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Nuclear power being hyped in the media, but its prospects are grim

 whether contracting or expanding, there is always a lot of money involved, and, judging by a new section in this years WNISR, looking at the prevalence of crime in the industry, the nuclear sector has had its fair share of corporate and financial corruption and fraud. It says ‘huge contract size and multiple layers of subcontractors make the sector attractive for people with malicious intentions’ and it reports on cases of ‘bribery and corruption, counterfeit and fraud in manufacturing and quality control’, the latter being particularly sensitive given the safety risks involved with nuclear plants and wastes.

While there are obviously cases of fraud and corruption in other sectors with large infrastructure investments, WNISR suggest that ‘in the past decade, there has been growing evidence of criminality in the nuclear industry’. As well as cases of sabotage via internal and external action. Not a happy thought.

 https://renewextraweekly.blogspot.com/2021/11/nuclear-power-global-prospects.html Despite its economic problems, construction delays and cost overshoots, the prospect for nuclear power have been talked up of late. It is being portrayed as a way to respond to climate change and ensure continued energy security in a world where energy demand continues to rise, the use of fossil fuels is increasingly reduced and the use of variable renewables increases. The global lobby group, the World Nuclear Association, says that nuclear generation globally will grow by 2.6% annually, reaching 615 GWe by 2040, up from 394 GW now. Indeed, its upper scenario sees nuclear capacity growing faster, to 839 GWe in 2040. Even under the Lower Scenario, a steady increase is seen over the entire reporting period. 

That is all very optimistic judging by the views presented in the latest edition of the independent World Nuclear Industry Status Report, which assesses the status and trends of the international nuclear industry. It reports that, in 2020, nuclear power generation output  plunged by around 100 TWh, while net nuclear capacity additions (new startups minus closures), declined to 0.4 GW- compared to a net rise of over 150 GW for renewables.  It also didn’t see things improving much. Small Modular Reactors (SMRs) were so far unavailable commercially and would not be for another 10-15 years, ‘if ever’. So overall WNISR says ‘nuclear is irrelevant in today’s electricity capacity new-build market’.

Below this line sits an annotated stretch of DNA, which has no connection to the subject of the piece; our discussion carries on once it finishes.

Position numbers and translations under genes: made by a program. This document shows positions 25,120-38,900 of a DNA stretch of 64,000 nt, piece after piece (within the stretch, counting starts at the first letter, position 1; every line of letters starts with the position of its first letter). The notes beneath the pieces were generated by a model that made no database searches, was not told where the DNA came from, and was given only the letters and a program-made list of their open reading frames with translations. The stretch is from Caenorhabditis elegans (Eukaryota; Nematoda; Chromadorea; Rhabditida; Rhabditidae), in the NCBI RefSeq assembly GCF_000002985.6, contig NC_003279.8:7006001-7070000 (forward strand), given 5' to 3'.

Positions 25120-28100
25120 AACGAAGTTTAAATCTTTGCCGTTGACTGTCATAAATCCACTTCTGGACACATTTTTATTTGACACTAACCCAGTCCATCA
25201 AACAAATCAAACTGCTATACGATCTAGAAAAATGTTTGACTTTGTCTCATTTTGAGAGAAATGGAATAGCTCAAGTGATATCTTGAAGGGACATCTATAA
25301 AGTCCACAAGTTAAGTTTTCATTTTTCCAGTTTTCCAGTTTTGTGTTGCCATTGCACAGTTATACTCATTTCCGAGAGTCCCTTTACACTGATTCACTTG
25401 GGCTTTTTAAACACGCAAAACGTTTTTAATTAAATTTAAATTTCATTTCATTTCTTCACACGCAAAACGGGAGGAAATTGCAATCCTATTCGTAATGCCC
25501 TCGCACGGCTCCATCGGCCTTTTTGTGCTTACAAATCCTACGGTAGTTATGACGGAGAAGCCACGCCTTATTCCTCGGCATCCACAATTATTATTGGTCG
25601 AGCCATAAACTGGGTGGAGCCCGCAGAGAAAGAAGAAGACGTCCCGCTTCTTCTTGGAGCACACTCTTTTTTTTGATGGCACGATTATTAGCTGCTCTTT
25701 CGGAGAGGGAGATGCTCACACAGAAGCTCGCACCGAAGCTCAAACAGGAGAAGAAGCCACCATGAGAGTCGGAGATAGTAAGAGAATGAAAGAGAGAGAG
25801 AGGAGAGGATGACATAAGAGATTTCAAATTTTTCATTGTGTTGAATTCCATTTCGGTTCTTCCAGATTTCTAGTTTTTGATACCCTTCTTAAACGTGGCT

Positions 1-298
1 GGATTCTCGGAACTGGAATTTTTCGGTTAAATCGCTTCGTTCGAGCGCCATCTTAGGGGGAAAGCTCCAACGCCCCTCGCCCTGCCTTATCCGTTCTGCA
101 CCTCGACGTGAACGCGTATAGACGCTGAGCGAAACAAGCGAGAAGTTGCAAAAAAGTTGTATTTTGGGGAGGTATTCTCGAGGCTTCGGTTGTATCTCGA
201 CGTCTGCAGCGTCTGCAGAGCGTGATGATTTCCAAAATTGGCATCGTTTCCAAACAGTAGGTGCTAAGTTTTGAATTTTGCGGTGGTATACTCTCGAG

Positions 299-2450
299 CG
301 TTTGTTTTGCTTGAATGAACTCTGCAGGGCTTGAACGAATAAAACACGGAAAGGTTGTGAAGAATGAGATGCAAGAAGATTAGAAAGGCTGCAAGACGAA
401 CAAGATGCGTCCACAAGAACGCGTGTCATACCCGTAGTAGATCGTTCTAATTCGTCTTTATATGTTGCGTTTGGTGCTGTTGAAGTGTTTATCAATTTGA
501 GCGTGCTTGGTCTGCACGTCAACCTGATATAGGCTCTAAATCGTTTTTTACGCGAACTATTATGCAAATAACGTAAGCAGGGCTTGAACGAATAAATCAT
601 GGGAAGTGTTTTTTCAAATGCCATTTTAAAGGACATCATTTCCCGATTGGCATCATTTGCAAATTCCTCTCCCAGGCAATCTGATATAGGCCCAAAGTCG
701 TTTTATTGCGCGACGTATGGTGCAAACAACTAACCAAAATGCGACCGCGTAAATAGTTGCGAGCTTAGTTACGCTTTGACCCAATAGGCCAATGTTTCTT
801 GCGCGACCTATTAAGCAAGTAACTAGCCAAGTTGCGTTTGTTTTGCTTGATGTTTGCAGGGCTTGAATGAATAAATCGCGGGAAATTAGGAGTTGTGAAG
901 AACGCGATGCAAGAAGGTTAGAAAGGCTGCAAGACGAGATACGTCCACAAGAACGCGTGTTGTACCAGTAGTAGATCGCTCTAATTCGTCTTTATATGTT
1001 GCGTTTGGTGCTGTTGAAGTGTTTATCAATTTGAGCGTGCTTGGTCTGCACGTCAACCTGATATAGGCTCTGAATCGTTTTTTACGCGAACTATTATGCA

By contrast, non-hydro renewables, mainly wind, solar and biomass, out-performed nuclear plants in electricity generation on a global scale. Hydro alone has been generating more power than nuclear for most of the past three decades. And now, for the first time, non-hydro renewables generated more power in the European Union than nuclear, while renewables, including hydro, generated more power than all fossil fuels combined.

WNISR notes that the IEA assumes that nuclear will maintain its share of the global power market at about 10%, but says ‘this would require an increase in output (from 2,698 to 5,497 TWh) due to the overall growth in energy demand and the continued electrification of the transport and heating sector. Given the developments of nuclear power over the past 30 years, with only very limited increases in use – in 1990 nuclear produced about 2,000 TWh and 2,553 TWh in 2020 – it would require a sea-change in the fortunes of the technology. Rather, there is growing recognition that even with a rapid increase in the global use of electricity, renewables, primarily solar and wind, will do the “heavy lifting”.’